Cybersecurity is critical to international development and humanitarian aid, said USAID Administrator Samantha Power. Speaking at the Countering Ransomware Initiative Summit in early November, she underscored that USAID works to advance development across a wide spectrum of sectors, as well as democracy, governance, and human rights. Each of these sectors is increasingly using digital technologies, which in turn need to be protected from cyber threats.
As Administrator Power recently said in a tweet, “Development is digital, and all technologies are vulnerable to cyber-attacks.”
Ransomware is a form of cyber-attack against a computer system wherein the attacker takes a victim’s data hostage and then extorts money for its release. These attacks use malware to encrypt a victim’s files, making them inaccessible, and attackers will sometimes threaten to publish sensitive data if they are not paid.
In recent years, ransomware attacks have affected both U.S. partner nations and international development organizations.
To reduce cyber vulnerabilities, USAID is strengthening cyber protections for its programs, as well as the cybersecurity of partner governments. Digital technology has an incredible capacity to drive development progress. To enable that capacity, international development organizations must prioritize cybersecurity to prevent potentially catastrophic cyber-attacks.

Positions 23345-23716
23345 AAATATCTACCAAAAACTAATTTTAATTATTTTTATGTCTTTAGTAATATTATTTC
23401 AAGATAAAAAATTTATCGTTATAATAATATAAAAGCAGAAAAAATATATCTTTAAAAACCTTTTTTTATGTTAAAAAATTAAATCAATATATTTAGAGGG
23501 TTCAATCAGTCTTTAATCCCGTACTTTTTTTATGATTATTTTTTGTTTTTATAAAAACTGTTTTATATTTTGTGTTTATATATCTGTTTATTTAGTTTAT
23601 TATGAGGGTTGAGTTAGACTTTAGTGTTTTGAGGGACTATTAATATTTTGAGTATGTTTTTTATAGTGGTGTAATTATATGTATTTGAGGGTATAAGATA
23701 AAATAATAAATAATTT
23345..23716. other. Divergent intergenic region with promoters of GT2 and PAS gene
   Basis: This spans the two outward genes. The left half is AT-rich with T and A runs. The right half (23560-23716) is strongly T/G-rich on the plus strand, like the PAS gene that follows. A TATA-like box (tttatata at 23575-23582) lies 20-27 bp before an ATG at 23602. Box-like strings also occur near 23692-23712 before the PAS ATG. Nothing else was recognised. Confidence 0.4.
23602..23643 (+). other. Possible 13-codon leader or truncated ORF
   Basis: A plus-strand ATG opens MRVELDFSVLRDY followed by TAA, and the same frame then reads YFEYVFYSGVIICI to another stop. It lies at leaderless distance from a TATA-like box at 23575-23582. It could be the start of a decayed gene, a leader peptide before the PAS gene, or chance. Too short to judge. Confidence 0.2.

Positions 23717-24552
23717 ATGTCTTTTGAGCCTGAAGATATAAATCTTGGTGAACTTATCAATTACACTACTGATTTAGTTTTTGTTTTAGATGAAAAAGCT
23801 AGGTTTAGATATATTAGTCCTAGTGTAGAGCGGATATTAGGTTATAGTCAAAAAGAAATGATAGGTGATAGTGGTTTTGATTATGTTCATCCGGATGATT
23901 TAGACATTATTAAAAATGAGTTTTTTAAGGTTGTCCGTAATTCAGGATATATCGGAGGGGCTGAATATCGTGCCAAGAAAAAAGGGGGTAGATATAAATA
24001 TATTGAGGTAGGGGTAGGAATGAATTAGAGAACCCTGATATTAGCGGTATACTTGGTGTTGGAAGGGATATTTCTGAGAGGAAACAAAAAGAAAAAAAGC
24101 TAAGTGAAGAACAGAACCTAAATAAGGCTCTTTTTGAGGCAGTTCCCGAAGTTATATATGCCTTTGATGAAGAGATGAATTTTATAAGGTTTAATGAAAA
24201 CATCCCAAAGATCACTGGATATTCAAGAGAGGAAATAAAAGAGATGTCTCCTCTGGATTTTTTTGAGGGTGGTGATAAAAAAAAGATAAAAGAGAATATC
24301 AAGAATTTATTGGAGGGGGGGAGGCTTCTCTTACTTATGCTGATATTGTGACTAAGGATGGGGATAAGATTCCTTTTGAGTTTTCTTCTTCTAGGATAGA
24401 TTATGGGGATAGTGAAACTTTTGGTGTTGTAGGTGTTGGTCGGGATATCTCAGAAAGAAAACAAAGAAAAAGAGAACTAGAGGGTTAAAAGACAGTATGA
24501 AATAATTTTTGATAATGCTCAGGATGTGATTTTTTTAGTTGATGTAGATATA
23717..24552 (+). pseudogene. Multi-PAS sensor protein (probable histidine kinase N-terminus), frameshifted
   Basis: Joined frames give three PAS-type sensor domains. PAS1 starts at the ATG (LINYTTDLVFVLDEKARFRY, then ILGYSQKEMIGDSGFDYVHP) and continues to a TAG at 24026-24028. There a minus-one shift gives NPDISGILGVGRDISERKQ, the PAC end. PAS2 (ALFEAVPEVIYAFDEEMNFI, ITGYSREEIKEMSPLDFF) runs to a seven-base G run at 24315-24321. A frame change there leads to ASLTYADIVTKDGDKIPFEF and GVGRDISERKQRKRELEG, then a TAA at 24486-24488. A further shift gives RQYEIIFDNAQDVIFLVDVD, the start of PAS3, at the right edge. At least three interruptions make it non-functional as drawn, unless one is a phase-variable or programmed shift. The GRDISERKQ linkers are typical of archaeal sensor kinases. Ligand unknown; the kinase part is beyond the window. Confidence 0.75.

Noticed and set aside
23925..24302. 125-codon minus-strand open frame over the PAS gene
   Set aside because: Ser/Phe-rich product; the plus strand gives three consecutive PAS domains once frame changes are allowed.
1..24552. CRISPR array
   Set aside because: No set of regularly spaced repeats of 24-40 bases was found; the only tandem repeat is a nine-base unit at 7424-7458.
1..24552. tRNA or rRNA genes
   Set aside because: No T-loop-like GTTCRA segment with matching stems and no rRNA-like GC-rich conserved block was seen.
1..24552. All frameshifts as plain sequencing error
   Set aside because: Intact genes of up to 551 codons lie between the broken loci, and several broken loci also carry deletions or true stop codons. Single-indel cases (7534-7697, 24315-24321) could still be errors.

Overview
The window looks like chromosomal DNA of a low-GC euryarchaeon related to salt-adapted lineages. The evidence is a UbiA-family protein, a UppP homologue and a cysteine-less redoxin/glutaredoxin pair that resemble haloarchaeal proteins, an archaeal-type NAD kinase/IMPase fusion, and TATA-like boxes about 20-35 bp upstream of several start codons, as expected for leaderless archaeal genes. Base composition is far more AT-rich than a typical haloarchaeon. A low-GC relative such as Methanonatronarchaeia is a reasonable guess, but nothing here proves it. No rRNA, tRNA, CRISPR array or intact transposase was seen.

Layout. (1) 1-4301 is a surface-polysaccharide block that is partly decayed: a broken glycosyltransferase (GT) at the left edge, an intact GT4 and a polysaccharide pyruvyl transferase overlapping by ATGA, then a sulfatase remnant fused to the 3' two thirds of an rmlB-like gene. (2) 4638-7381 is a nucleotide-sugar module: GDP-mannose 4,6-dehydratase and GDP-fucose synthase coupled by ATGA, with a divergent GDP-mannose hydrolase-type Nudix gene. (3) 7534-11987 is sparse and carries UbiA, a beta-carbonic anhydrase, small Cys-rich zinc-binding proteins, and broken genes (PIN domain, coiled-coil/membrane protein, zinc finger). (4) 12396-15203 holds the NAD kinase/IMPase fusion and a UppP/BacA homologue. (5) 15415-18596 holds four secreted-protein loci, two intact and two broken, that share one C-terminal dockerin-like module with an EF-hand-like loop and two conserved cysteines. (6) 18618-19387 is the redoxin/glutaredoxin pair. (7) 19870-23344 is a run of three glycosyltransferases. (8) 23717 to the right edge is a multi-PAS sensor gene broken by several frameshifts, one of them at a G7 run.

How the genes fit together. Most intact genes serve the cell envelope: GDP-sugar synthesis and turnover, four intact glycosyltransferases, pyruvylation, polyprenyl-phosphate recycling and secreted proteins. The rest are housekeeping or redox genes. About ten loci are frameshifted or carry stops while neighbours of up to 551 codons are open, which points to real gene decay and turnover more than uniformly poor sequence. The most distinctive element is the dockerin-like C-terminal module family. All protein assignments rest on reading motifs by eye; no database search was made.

The 2017 NotPetya cyberattack against Ukraine is a particularly vivid example of the impact cyber-attacks can have on a country's development trajectory, said Administrator Power. “That attack hit at least four hospitals in the capital alone, six power companies, two airports, more than 22 banks, and almost every federal agency. All were brought to essentially a standstill as the systems that allowed them to perform everyday tasks were taken offline,” said Administrator Power. “NotPetya had caused an estimated 10 billion dollars in global economic damage in Ukraine.”
The lesson the world learned from the NotPetya attack is that cybersecurity is crucial to ensure sustainability across every sector of development. Today, USAID works with partners around the world, in governments, nonprofit organizations, universities, and private companies to strengthen their cybersecurity skills and protect their digital systems. These efforts are driving “sustainable, locally led digital transformation that is absolutely critical to lifting countries out of poverty, helping them escape death and distress,” said Administrator Power.
“Helping our partners strengthen their own cybersecurity protections not only helps prevent attacks that can halt or reverse development progress,” said Administrator Power. “It also opens up a whole new world of possibility to use technology to supercharge development progress.”